OK.. we then headed on to find Oak Alley Plantation. We all were hungry for lunch and happily there is a lovely restaurant at Oak Alley - built in an old farmhouse. I was pleasantly surprised that they served local Cajun cuisine and we had one of the tastiest meals of our whole trip! It began with crawfish gumbo. The gumbo was the real deal, too.. made with a dark roux and served over rice.
Then a delicious sausage, rice, red beans and crawfish étouffée!
The back side of Oak Alley Plantation house - where horse drawn carriages would pull up and drop their passengers off under the porte cochere.
They took groups of 20 in at a time, we were able to rest on benches and chairs looking at the amazing alley of 300 year old live oak trees while we waited our turn. Can you believe that the oak trees were planted before the house was built?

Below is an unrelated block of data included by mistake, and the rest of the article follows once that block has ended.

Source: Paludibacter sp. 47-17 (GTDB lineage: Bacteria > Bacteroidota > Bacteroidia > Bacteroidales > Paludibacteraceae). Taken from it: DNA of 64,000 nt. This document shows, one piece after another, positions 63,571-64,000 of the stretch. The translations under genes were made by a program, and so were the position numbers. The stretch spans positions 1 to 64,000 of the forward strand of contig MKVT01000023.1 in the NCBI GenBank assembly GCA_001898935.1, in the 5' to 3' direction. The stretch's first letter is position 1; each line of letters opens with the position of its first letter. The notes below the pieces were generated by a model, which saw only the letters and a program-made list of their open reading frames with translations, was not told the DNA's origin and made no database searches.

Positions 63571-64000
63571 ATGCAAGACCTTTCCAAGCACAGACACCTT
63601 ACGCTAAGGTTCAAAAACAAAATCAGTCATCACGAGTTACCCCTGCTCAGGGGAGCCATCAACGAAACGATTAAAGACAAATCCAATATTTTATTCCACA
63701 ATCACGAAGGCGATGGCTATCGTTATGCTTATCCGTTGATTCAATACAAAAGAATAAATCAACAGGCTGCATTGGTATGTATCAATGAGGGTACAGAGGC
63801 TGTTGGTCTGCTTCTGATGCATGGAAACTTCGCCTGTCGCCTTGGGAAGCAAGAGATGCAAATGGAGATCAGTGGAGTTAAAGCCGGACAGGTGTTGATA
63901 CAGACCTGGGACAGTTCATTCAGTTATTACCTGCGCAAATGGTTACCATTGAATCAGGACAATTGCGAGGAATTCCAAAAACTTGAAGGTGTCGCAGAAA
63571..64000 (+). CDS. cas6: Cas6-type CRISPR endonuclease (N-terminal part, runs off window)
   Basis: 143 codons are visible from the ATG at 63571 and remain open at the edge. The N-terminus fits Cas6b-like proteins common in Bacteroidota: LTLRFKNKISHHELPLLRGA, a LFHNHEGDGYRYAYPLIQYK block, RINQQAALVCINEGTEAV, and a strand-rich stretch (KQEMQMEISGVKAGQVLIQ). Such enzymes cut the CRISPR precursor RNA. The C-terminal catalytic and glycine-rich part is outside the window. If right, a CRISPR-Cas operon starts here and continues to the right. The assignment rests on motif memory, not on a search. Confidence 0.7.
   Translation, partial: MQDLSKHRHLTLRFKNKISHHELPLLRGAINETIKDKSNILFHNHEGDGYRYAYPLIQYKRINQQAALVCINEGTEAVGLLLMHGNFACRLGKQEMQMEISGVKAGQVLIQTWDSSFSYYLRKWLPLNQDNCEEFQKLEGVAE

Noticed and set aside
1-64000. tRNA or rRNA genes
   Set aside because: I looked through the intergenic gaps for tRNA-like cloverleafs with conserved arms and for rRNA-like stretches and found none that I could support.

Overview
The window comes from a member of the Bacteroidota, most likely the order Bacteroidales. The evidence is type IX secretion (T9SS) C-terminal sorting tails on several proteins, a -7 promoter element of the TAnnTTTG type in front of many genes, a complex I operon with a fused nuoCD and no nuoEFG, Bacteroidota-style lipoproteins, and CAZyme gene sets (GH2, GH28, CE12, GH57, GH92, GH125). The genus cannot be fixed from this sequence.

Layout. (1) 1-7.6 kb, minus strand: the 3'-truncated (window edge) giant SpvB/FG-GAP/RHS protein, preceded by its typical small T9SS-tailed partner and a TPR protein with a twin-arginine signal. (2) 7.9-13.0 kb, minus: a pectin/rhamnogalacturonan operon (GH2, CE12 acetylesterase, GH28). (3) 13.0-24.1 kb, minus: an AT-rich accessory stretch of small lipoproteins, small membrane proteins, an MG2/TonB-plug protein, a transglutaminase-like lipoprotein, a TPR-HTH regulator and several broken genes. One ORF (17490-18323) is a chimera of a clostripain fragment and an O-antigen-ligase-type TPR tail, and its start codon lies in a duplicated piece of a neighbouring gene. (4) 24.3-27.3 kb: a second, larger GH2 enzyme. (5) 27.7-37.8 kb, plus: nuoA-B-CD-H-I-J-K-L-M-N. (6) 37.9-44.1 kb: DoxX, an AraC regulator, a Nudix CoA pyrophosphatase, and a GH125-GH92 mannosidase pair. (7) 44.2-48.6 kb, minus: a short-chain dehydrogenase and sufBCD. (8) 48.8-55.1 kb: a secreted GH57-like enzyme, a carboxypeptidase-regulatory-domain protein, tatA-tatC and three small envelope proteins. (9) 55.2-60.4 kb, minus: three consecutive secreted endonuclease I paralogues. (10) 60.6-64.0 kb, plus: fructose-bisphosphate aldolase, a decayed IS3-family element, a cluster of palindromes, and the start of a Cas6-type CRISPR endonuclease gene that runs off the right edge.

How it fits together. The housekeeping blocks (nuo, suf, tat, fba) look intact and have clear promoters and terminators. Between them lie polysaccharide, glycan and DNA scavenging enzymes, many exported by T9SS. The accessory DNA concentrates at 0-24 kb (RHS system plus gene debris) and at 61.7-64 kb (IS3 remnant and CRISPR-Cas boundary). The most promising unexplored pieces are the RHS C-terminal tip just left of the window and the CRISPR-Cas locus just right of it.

I walked down the brick walkway between the oak trees to snap a photo of the front of the house.. just beautiful.
Our group walked in and were ushered into the drawing room.. I was taken by the light fixture and the beautiful medallion on the ceiling.
Oops.. I didn't take another photo in the drawing room.. but next up was the dining room. Our pretty docent was dressed in a period costume and I was amazed at how much detail she had memorized. See the big fan over the table? A slave would stand in the corner and pull the rope to keep the diners cool and to keep the bugs at bay.
On to the bedrooms and to hear more historic stories of the family.
Wouldn't it be lovely to live in such a wonderful home?
I think I'd like this room. :-)
How lovely are these twin canopy beds?